Maximizing Password Security: A Guide for IT Professionals on World Password Day

 Tuesday 11 April, 2023
A Guide for Maximizing Password Security

With every new device, application and website that your users and employees have to log in to, they have to create a new password. It's no wonder then that they find this overwhelming.

So, what do they do? They create a password that is easy to remember — something like “123456” or perhaps their birth date. Then, to keep it simple, they use the same password over and over again. On top of that, they opt for their browsers and devices to remember these passwords.

Unfortunately, what your users and employees do for their convenience makes your job that much more difficult. This is precisely the problem that Intel wanted to address when they introduced World Password Day in 2013.

With the threat of cybercrime increasing annually, they wanted to make users aware of the importance of creating secure passwords. To mark the occasion of World Password Day on May 4, 2023, we're taking that initiative another step forward by bringing you this guide that explains how you can protect your users and network with stronger passwords. Let's dive in. 

The need for strong passwords

Passwords work on secrecy. You couldn't verify the authenticity of a login attempt if passwords weren't secret and everyone knew them. Unfortunately, since users reuse passwords for different sites and/or follow poor password management methods —writing them down somewhere or saving them in browsers, etc. — passwords get leaked or compromised daily. This poses a threat for your organization because one compromised password could potentially lead to many problems.

  • Hackers could gain access to your network and work their way into other devices and accounts.
  • They could launch ransomware and other malicious attacks.
  • They could steal funds, digital identities, intellectual properties and other sensitive information.
  • Your company could suffer reputational and financial damage due to customer dissatisfaction, downtime and the punitive measures imposed by governmental and regulatory bodies.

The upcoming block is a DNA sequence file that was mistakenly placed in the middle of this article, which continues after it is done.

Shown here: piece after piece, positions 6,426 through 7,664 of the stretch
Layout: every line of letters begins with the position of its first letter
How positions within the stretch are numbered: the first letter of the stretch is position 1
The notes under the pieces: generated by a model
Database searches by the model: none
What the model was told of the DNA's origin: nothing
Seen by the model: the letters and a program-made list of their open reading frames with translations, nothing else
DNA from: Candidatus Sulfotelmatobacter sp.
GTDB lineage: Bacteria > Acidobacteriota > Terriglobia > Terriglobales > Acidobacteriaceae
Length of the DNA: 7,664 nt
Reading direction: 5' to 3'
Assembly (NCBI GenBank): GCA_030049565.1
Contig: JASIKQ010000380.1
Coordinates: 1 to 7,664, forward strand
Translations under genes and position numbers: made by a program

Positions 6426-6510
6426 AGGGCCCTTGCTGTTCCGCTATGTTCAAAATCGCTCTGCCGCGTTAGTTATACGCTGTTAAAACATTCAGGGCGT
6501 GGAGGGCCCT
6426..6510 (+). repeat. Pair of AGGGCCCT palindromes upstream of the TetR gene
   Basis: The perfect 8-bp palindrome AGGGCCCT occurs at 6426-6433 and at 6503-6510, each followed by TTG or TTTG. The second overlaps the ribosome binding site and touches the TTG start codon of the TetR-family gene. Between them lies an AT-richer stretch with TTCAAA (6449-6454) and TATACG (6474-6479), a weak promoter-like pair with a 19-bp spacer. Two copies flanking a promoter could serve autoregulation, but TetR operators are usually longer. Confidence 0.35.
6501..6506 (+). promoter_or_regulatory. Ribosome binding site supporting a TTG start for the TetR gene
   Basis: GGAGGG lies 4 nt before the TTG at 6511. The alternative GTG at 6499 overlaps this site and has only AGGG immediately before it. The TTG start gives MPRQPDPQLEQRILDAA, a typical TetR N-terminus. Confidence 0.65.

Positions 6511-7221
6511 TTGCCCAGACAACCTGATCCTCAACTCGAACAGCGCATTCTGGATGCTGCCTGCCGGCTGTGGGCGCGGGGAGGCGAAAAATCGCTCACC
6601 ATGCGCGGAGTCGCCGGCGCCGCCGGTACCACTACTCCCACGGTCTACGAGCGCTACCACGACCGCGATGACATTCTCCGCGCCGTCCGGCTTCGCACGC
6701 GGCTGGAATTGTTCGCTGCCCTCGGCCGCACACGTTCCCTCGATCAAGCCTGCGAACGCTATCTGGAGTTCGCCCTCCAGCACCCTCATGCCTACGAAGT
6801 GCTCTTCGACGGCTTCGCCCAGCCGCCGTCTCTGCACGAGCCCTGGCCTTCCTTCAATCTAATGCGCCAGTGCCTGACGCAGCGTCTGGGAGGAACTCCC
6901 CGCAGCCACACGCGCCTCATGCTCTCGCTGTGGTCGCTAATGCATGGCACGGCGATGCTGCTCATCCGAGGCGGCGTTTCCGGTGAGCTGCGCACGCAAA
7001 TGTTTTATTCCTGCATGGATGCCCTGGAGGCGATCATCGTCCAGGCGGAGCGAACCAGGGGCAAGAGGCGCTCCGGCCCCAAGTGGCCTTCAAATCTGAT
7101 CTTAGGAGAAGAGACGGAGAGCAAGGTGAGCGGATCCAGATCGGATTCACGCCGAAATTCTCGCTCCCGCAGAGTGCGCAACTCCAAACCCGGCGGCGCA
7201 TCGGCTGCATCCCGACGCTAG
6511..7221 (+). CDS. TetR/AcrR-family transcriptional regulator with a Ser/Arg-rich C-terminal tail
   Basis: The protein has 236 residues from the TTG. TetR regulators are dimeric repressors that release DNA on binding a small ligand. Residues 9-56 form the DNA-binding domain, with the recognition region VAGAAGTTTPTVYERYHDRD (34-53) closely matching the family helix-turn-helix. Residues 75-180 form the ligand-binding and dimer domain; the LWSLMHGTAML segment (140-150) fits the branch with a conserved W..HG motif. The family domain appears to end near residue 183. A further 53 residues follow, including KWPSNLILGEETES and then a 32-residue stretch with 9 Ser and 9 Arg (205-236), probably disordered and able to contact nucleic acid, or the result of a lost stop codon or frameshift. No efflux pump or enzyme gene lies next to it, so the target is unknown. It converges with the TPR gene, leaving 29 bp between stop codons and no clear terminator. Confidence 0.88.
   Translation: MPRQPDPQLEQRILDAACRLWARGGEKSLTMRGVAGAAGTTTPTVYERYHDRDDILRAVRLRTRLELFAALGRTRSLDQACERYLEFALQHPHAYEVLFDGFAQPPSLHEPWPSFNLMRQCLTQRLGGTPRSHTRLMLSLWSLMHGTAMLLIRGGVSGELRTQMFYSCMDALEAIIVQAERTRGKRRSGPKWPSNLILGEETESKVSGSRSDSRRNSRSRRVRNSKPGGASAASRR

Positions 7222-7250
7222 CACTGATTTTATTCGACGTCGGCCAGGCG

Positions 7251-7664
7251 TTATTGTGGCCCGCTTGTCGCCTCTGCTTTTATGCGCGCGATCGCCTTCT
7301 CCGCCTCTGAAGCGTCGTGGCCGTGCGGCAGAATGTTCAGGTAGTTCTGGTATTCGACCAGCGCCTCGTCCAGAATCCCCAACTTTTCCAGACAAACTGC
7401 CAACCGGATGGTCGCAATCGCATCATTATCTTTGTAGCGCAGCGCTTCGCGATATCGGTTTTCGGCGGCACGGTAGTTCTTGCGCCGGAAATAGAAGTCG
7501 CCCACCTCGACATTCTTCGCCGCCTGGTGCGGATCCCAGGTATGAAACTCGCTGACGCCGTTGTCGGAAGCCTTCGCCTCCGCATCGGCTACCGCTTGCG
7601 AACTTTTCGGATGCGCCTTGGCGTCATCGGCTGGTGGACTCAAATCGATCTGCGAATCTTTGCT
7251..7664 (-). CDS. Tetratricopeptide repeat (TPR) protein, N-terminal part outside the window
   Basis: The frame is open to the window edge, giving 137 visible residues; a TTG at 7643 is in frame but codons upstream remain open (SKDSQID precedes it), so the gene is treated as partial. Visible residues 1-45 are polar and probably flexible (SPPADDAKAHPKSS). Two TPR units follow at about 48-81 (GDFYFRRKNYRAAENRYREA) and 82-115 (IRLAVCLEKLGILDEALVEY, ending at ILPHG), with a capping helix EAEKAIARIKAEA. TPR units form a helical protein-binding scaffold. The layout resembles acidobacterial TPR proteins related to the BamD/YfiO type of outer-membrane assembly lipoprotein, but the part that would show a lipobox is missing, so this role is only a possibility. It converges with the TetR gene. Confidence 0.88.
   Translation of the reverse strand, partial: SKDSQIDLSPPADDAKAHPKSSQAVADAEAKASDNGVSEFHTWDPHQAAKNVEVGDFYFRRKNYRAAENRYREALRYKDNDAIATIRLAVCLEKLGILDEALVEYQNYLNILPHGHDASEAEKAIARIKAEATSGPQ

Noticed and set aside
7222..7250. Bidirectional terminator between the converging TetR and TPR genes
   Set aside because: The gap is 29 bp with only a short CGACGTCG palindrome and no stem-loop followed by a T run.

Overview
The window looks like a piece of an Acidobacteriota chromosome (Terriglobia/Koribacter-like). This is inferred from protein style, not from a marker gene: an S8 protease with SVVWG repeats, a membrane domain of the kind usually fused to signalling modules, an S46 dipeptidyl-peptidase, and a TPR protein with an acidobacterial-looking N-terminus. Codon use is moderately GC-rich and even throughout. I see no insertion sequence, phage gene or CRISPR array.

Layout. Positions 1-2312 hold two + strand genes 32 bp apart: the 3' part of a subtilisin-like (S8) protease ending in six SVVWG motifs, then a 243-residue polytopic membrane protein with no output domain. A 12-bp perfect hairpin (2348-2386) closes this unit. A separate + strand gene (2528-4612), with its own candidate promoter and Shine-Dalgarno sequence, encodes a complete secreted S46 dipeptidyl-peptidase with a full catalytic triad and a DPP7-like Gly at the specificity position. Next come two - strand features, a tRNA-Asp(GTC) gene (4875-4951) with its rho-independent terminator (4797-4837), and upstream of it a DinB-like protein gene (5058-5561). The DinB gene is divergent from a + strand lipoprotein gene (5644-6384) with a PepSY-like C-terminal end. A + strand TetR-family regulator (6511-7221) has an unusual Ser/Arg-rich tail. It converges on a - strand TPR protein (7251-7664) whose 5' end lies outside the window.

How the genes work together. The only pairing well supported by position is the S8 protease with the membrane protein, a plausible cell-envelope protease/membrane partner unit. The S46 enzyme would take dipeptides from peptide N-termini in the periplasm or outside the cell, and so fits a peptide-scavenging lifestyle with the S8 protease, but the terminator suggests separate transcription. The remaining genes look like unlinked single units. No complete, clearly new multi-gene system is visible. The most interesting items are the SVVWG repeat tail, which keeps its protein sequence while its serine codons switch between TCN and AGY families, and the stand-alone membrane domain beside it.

Roughly 63% of data breaches originate from a weak or stolen password, and according to IBM, the average cost of a data breach for an organization is about $4.35 million. One weak password could compromise your whole network and the future of your organization. 

Creating a strong password

If a weak password can jeopardize your entire network, a strong password can protect it. According to one estimate, it would take a computer three sextillion years to crack a randomized password that's 20 characters long and contains uppercase and lowercase letters, numbers and symbols. That's why we recommend following these best practices to keep your users and network safe.

Best practices for employees and users

  1. Have long passwords with at least 8-12 characters. The longer the password, the more secure it is.
  2. Increase the complexity of your passwords by using lowercase and uppercase letters, numbers and symbols.
  3. Don't set obvious passwords. According to one report, around 23 million accounts have the password “123456.”
  4. Don't use the same password across accounts, websites and services.
  5. Change passwords periodically, once in 90 days at least.
  6. Don't store passwords in spreadsheets or write them down where others can see them. Consider using a solution dedicated to password management.
  7. Avoid using real words in your passwords to evade dictionary attacks so hackers can't log in just because they systematically tried every word possible.
  8. Have difficult answers to password security questions. Don't use any information that a hacker can guess like the name of your pets or kids.
  9. Consider using a password generator to set a randomized password.
  10. Use fingerprint authentication or facial recognition when possible as they are more secure.

Best practices for your IT team

  1. Cap login attempts. Don't allow more than five incorrect attempts.
  2. Allow long passwords. Don't place a restriction on characters.
  3. Encrypt passwords so they are hard to decipher even if a hacker gains access.